GLENDALE, Ariz. -- The Dodgers struggled to score runs last season, finishing ninth in the National League, a fact that served, perhaps more than any other, to undermine their season. Looking at the team that has been put together for 2012, there doesn’t appear to be much reason to think that will change.
But another stellar season by Matt Kemp and better full-season performances by Andre Ethier and James Loney could make a difference. A little more experience by Dee Gordon, now entrenched in the leadoff spot, also could create more opportunities. Time will tell.Jennifer Stewart/US Presswire
Matt Kemp will see more at-bats in the third spot this season.
For now, here is a spot-by-spot look from strictly an offensive perspective at the starting eight the Dodgers figure to throw out there most of the time. The batting order is an educated guess, although manager Don Mattingly already has revealed his plans for at least a few of the spots. He also has said the lineup will be in constant flux, much of it depending on who the opposing starting pitcher is on a given night. But this is a basic template of what it is likely to look like most of the time.
1. Dee Gordon, SS
In two fairly lengthy big league stints as a rookie -- the second of which was bisected by a stint on the disabled list -- he hit an impressive .304 last year. But his on-base percentage was .325, hardly adequate for a leadoff man. That needs to get better, but can it? Gordon is officially listed at 5-foot-11, 150 pounds, and he is a slashing-type hitter who isn’t a home run threat. That means teams aren’t going to walk him. Team insiders believe he has the potential to steal 60 bases, but you have get on the bases before you can steal them.
2. Mark Ellis, 2B
A decent, but not great, on-base guy (.317 last year, .331 for his career), he is said to be a superb handler of the bat, making him a good candidate to hit between the speedy Gordon and in front of the big bats in the middle. Assuming Gordon will be stealing second a lot, right-handed-hitting Ellis frequently will be asked to go to the right side, either poking a single through to right field so Gordon can score easily or a grounder to the second baseman so Gordon can get into position to score on a sacrifice fly.
3. Matt Kemp, CF
Mattingly said on the first day of spring training he intends to hit Kemp third after hitting him fourth the vast majority of the time last year. The main reason is to ensure he comes up in the first inning, with the possible bonus of getting him an additional at-bat on some nights. The other is to create more RBI chances for Ethier below. If Kemp has another season like 2011, or even something close to it, this will be a smart move.
4. Andre Ethier, RF
If he can stop being his own worst enemy -- i.e., letting his frustrations get to him to the point he gives away at-bats -- and doesn’t allow his ego to be bruised by the fact he now is hitting behind Kemp, this could be the best thing that happened to him. If nothing else, this should afford him a great chance to improve on last year’s comparatively paltry RBI total of 62, his fewest since his rookie season of 2006, when he wasn’t called up from the minors until May. Because of his struggles against lefties, though, Ethier likely will hit lower in the order against opposing southpaws.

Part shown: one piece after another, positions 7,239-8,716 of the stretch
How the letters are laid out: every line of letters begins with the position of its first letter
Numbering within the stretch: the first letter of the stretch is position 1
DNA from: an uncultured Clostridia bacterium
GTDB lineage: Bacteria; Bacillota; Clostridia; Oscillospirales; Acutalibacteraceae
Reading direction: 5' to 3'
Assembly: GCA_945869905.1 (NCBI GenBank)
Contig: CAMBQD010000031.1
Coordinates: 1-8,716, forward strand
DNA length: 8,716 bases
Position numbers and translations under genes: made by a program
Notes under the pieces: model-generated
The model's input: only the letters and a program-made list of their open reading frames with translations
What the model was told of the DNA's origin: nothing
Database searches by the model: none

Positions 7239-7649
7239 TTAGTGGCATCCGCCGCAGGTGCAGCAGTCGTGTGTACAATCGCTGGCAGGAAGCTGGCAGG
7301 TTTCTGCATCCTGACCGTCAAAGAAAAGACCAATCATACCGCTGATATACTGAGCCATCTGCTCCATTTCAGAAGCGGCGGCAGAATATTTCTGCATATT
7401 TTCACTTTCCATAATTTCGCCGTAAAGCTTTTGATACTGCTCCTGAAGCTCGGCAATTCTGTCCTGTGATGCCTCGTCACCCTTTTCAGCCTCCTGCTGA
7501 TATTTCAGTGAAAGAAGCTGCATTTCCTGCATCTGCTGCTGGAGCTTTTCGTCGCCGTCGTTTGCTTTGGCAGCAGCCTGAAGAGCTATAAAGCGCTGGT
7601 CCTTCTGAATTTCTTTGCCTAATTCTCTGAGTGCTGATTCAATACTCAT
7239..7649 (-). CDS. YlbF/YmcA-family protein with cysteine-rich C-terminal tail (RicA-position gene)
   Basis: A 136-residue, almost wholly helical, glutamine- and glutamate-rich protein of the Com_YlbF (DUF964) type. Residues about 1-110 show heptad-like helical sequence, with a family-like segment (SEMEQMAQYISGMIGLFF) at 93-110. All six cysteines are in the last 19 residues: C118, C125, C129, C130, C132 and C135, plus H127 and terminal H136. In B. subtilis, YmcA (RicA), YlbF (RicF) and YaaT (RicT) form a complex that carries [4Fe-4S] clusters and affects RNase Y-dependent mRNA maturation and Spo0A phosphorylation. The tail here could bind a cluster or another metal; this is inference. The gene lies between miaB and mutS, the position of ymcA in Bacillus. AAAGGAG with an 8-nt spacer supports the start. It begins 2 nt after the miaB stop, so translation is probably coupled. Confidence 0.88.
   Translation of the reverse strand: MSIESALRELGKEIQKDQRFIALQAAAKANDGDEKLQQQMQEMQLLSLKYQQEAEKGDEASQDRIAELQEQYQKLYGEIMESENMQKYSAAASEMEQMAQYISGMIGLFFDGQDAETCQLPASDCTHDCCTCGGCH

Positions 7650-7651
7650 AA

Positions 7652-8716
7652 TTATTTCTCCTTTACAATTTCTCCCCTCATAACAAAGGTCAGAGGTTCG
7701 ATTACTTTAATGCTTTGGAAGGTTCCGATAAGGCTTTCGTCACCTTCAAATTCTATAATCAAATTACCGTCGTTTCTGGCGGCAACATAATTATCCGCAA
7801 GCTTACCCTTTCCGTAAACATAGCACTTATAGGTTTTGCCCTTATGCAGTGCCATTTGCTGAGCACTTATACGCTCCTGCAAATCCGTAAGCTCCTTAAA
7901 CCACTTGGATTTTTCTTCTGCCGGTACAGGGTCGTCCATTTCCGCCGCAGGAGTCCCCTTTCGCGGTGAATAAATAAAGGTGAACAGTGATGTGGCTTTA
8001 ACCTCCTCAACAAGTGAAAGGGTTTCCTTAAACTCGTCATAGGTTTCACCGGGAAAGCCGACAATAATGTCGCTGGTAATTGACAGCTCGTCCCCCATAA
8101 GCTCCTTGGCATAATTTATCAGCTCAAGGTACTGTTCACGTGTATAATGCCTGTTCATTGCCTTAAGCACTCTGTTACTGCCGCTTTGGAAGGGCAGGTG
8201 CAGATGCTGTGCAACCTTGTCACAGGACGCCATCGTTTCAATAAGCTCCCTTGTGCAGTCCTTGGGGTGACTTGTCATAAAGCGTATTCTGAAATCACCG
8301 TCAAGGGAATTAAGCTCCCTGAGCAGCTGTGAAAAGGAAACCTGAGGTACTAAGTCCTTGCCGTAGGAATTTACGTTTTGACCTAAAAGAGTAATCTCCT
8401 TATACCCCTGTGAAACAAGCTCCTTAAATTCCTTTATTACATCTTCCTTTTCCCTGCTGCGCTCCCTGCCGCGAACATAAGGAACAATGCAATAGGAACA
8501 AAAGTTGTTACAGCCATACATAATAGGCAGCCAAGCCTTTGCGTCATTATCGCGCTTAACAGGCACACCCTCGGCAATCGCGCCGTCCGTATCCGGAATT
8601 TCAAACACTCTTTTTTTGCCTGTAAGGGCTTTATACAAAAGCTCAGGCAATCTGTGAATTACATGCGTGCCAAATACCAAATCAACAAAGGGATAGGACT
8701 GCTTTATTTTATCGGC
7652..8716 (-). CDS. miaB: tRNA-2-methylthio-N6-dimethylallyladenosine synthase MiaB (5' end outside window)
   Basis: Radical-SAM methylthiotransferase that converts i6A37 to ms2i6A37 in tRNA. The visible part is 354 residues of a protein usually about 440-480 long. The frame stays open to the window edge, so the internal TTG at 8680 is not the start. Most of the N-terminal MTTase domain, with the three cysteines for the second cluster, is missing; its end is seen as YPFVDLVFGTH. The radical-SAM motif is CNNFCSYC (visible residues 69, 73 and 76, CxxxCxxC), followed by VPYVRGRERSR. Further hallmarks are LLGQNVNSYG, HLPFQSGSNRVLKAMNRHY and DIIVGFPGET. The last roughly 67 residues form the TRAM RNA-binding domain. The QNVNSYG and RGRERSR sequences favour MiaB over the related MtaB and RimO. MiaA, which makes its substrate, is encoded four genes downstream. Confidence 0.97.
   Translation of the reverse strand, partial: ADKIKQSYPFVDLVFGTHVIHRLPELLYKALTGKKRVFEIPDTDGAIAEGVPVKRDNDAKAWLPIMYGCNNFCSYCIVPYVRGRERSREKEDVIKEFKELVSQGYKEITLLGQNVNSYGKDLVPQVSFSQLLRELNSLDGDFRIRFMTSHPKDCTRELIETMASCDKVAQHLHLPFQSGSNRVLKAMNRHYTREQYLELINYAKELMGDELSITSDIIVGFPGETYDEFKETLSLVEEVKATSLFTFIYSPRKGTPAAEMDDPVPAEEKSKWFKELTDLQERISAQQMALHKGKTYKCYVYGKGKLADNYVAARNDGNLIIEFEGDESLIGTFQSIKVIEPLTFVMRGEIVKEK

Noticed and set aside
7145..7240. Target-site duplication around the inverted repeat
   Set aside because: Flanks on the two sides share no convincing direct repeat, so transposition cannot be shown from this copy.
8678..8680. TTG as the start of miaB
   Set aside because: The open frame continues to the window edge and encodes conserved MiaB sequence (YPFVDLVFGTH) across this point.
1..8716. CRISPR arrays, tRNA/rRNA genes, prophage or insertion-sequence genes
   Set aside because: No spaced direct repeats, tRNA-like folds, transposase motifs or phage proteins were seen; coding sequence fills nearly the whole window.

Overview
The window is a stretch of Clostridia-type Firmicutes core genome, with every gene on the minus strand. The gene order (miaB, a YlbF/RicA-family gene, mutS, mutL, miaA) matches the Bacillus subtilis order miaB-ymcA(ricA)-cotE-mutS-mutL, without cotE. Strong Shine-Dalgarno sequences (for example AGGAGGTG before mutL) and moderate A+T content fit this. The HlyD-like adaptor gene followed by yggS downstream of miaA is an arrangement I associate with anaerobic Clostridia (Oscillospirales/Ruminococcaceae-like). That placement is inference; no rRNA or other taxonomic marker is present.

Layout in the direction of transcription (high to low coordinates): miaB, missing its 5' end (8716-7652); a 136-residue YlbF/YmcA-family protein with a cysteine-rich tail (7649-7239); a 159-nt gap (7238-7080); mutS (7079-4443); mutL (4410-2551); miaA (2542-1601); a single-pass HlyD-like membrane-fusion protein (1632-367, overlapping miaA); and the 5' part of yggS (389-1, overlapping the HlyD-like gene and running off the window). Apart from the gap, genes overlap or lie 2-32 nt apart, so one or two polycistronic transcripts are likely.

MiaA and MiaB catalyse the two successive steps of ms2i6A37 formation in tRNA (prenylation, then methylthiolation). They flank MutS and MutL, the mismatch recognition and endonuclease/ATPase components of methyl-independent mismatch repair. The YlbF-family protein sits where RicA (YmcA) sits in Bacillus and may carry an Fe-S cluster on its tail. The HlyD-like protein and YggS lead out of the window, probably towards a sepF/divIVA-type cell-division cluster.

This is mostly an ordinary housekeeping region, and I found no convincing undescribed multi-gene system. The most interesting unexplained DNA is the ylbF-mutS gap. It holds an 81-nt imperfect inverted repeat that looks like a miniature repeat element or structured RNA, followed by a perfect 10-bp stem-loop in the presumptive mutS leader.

5. Juan Rivera, LF
Not the most dangerous No. 5 hitter in the league, but he is a power threat whose biggest contribution after the Dodgers acquired him at the All-Star break last year was to lengthen their lineup. His presence means teams will be less likely to pitch around Ethier in tough situations, say, intentionally walking him with runners on second and third with first base open, because Rivera can hurt you.
6. James Loney, 1B
He needs to carry over his spectacular finish from 2011, when he posted a .357 average and .416 OBP from Aug. 1 on, the same period of time during which he hit twice as many home runs (eight) as he had hit over the previous four months combined. He also had 17 doubles during those two months, only 13 before that. That is more of an indication of who he is than the home runs, so Mattingly and the front office probably need to allow him to be that line-drive, gap-to-gap doubles guy instead of looking for more power. But this is a pretty strong bat in the 6-hole, if that is where Loney ultimately winds up.
7. Juan Uribe, 3B
It’s tough to know what to expect here. The Dodgers had him for only a couple of months last year before a sports hernia wiped him out for the rest of the season, and he hit just .204 during that time. For better or worse -- and for lack of an alternative -- he is going to be in the lineup almost every day. If he doesn’t produce, it’s possible the Dodgers could overcome that with him hitting low in the order. If he does produce, he also would serve to lengthen the lineup, giving the Dodgers a legitimate power threat near the bottom.
8. A.J. Ellis, C
Ellis is finally getting his chance at the everyday job after years of knocking at the door. He isn’t going to make any eyes pop with his offensive skills -- he is an old-school, defense-first type of catcher -- but he isn't an automatic out. His .392 OBP in 31 games last year is indicative of a disciplined hitter who goes to the plate with a plan, and with the pitcher hitting behind him, that is a valuable skill. And he will hit an occasional home run. He had two of them in 103 plate appearances last year.